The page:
By Regis L. Roberts
A student buys textbooks for the semester, spending hundreds of dollars for books that will spend the entire semester under the student’s bed until it is time to sell them back.
Does this sound familiar?
Well, history Professor Paul Browning, who is teaching a telecourse section of HIST 1302, History of the United States 2, said that students who take advantage of the text succeed.
He said he uses material from the textbooks, which are required for his class, in every test he gives.
English Professor Mariano Aguilar, who also is on the college’s Textbook Committee, said some of his students will wait two weeks to buy their books, and when they do get around to purchasing them, the students will not use them to the fullest potential.
Aguilar said he encourages what
he calls “active reading,” or going through the text and asking questions about what it is they are reading, even writing questions in the margins of the book.
Browning said one of the considerations he puts into selecting books is readability and content.
Readability is a key to student success, and Browning makes sure that students are actually comprehending the material as opposed to going through the exercise of looking at words on paper.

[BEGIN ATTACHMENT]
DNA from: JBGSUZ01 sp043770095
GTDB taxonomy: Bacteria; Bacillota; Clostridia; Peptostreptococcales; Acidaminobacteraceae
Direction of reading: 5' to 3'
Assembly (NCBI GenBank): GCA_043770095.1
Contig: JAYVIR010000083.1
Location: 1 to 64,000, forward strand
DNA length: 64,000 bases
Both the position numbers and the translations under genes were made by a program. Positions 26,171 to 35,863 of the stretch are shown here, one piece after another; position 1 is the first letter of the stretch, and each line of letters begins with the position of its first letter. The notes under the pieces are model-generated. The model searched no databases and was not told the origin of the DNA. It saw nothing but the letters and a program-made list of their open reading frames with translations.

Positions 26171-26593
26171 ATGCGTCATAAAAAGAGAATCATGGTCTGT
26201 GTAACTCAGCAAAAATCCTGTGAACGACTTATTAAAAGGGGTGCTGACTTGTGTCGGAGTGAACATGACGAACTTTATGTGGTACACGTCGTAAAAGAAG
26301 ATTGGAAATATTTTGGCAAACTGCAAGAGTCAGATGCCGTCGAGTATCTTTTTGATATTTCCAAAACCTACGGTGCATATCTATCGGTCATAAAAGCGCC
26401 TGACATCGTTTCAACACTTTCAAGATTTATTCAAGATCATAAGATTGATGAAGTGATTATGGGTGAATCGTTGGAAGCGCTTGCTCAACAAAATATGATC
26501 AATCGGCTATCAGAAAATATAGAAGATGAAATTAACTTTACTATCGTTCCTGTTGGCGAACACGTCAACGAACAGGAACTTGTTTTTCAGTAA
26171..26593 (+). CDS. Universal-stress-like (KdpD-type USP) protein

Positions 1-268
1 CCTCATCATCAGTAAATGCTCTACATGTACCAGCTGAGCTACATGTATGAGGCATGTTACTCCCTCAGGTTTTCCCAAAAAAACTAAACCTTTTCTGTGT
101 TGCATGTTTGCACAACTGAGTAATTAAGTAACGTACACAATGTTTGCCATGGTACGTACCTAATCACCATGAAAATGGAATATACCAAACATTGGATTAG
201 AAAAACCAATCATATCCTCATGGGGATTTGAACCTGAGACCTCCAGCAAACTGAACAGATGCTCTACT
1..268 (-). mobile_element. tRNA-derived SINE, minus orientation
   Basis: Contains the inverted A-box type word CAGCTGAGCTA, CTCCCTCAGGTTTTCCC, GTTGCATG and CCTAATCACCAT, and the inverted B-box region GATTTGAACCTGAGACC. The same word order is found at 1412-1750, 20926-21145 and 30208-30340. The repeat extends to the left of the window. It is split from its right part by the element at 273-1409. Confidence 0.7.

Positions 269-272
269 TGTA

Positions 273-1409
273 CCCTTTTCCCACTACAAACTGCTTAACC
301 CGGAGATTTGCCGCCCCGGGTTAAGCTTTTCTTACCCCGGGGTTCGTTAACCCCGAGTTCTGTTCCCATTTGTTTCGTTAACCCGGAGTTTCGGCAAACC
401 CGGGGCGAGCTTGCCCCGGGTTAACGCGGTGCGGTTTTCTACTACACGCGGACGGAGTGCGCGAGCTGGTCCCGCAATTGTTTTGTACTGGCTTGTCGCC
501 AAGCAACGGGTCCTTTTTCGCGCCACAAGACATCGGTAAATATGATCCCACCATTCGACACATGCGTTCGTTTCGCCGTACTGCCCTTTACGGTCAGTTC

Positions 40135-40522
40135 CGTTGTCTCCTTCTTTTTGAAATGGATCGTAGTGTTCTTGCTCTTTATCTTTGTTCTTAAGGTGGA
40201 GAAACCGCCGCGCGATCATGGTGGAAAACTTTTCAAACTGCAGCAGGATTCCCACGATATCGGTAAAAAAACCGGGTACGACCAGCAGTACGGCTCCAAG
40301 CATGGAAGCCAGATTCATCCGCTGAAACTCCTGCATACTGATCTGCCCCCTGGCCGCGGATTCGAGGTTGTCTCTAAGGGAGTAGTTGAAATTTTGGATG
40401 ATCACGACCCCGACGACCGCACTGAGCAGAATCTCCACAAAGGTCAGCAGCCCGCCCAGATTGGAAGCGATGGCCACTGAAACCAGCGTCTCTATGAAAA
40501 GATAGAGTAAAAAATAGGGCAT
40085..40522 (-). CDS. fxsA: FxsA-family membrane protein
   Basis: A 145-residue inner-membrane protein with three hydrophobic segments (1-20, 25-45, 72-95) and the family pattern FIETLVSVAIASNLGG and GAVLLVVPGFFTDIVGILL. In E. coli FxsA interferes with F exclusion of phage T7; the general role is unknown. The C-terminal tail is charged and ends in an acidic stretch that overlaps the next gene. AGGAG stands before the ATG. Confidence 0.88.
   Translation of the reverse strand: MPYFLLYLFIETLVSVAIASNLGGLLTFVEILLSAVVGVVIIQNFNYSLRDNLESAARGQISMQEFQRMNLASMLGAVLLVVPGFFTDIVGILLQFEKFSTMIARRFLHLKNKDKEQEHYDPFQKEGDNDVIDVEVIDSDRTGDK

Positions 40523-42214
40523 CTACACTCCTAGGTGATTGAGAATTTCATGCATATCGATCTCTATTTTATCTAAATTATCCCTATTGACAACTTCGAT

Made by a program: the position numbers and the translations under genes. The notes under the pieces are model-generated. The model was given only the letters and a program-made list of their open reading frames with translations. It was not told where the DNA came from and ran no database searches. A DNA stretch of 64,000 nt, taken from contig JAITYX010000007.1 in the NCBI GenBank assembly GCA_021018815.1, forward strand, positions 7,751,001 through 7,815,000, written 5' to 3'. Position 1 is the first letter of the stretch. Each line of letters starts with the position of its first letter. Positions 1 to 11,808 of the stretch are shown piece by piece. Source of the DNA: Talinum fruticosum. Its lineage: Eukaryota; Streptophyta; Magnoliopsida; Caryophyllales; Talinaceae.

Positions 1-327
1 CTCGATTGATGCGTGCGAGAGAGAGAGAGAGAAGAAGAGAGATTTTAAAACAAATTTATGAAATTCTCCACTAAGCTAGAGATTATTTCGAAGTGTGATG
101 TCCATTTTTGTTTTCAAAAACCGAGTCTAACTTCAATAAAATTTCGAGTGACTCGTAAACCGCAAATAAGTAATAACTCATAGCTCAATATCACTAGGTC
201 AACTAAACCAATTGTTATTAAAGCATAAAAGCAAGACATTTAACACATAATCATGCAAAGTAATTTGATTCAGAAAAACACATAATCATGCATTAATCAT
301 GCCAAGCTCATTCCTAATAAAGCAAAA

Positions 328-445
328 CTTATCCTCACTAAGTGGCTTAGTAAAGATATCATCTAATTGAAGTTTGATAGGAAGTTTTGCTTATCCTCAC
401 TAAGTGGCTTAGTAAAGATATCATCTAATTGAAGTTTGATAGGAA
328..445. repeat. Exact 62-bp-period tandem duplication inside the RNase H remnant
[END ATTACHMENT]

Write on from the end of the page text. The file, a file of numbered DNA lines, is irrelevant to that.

The method of reading textbooks he prefers is the SQ3R method — survey the chapter by scanning through it; ask questions about what you are surveying; begin reading; recite the chapter; and review.
Browning said he also selects books based on the price, and the book he assigns to his class, “American Promise,” is $90.50 new and $68 used at the Follett bookstore on campus. If a book costs too much, Browning figured, students may not buy it.
While he does receive groans from students about the price of books, he said his colleagues are the ones who are most alarmed about the cost, which is something Aguilar gets, too.
Browning said his courses are reading intensive, and the textbooks offer a different perspective from what the instructor may cover in their lecture.
Aguilar said his students will focus on the lecture, thinking that what he says in class is all they need to know.
Students who do not use the books assigned are in for a tough semester because he selects only key points from each chapter to cover in his lecture.
Browning echoed this sentiment saying textbooks are able to fit more information than could possibly be covered in the span of the entire lecture time.